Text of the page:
Campbell River, British Columbia
We welcome a new column in the form of poems and stories written by students of Timberline Secondary School.
These students are from Justus Havelaar's writing class, and have many of their works published on their own website.
With their permission we have posted just a sample here with a link to their site if you wish to read more of the class's work.

Chocolate Bar
by Annika Lampikoski

He stood at the candy shelf in the local superstore, and couldn't decide which chocolate bar he'd like. He didn't
fancy dark chocolate, so all those ones were off the list. But he liked peanuts, and he liked caramel…
Oh, it was so hard; nothing was exactly what he wanted! She stood by the same candy shelf as the boy did, and
had the same kind of problems herself. There were so many chocolate bars to choose from…

He decided to take a caramel-peanut-chocolate one, but as he tried to grab it, he felt a hand instead of a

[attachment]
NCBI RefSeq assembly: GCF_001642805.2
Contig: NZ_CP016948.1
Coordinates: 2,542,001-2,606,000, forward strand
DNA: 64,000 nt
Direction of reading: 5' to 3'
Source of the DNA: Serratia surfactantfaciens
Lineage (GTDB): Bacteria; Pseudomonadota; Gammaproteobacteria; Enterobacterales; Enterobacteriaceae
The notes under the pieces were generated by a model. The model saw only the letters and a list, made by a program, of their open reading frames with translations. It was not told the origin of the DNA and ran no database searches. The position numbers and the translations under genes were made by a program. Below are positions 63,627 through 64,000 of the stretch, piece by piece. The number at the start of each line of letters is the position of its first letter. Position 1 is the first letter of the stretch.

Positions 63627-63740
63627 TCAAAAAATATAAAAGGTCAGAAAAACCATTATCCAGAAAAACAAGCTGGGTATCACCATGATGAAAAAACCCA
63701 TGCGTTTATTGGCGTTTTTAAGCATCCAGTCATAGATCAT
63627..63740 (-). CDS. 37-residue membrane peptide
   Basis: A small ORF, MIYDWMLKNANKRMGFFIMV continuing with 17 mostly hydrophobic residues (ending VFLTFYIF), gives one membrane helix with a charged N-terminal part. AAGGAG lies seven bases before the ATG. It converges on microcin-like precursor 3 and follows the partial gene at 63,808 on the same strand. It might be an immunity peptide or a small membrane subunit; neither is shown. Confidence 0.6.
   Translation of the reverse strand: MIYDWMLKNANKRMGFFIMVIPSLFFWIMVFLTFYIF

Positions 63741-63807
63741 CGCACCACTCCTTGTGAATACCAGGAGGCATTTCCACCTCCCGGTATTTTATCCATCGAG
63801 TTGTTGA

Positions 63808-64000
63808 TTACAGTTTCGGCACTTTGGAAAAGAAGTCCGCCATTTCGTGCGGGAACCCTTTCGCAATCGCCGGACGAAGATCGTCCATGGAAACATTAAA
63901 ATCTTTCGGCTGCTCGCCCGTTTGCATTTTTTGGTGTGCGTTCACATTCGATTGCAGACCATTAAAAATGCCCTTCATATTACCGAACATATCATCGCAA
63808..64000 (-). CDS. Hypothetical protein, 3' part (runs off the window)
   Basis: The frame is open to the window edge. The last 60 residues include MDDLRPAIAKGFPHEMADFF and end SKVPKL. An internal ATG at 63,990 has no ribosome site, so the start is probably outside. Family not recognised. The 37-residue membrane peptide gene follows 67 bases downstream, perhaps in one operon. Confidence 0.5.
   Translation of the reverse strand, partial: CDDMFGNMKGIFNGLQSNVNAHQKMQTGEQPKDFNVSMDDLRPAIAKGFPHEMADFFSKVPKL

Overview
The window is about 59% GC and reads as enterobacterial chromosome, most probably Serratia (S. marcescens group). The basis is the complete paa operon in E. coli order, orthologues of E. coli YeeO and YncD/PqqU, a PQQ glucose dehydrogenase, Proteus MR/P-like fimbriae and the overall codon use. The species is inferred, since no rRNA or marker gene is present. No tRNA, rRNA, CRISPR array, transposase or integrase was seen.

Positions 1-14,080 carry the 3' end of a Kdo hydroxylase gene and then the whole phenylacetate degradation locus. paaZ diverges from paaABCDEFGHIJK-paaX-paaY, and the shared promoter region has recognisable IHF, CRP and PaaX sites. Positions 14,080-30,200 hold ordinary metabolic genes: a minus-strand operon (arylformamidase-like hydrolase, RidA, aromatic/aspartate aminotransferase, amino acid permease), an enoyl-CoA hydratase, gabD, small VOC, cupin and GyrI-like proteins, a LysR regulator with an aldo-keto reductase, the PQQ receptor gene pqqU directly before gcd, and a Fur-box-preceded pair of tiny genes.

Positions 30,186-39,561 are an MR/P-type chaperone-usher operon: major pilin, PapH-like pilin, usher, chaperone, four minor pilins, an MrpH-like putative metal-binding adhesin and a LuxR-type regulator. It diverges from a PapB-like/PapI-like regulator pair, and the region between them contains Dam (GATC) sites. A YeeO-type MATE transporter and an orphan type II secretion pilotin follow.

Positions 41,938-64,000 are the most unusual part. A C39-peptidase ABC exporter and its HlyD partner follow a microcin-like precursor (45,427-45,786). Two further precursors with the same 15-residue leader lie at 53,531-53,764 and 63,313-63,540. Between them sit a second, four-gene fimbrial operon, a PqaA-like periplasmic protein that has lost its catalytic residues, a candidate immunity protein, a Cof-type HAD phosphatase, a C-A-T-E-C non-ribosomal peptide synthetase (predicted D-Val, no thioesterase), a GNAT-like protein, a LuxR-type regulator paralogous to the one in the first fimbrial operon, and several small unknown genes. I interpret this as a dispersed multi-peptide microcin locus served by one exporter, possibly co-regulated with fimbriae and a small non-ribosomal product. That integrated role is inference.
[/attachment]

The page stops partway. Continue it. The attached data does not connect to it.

chocolate bar! He startled, and noticed a cute girl beside him. Apparently it was her hand he'd grabbed.
"I'm sorry," he said and blushed. "It doesn't matter," she said and looked at him with a little smile on her face.

"Having problems, eh?" she asked and grinned. "Yeah, kinda", he answered, and looked at his feet.
This was the first time ever he had touched a girl's hand that was as soft as this one. His knees felt like
spaghetti and he had troubles to not fall on his nose. " Oh well, I gotta go," she said and grabbed a
chocolate bar with her left hand. The other one she gave to the boy. "Wanna come with me?"
"Uh, of course," he said, and took her hand.
"Don't forget your chocolate bar!" she said to him as they left the candy shelf.
"Ah, it's not important anymore," he said, and blushed.

If Only She Could Fly
by Alexis Tanner

The little girl
Flew about
With her hands 
Her words
Fluttering in his face
But Daddy didn't know,
Nor care,
What it was she said.

Maybe he did care..
Give him the benefit
Of the doubt..

But he didn't learn,
Wouldn't learn,
The language of her hands.

She would stutter,
And she would yell
With her
The silence of her story,
Enraging him.

Her words,
Like muted songbirds,
Were wasted on him,


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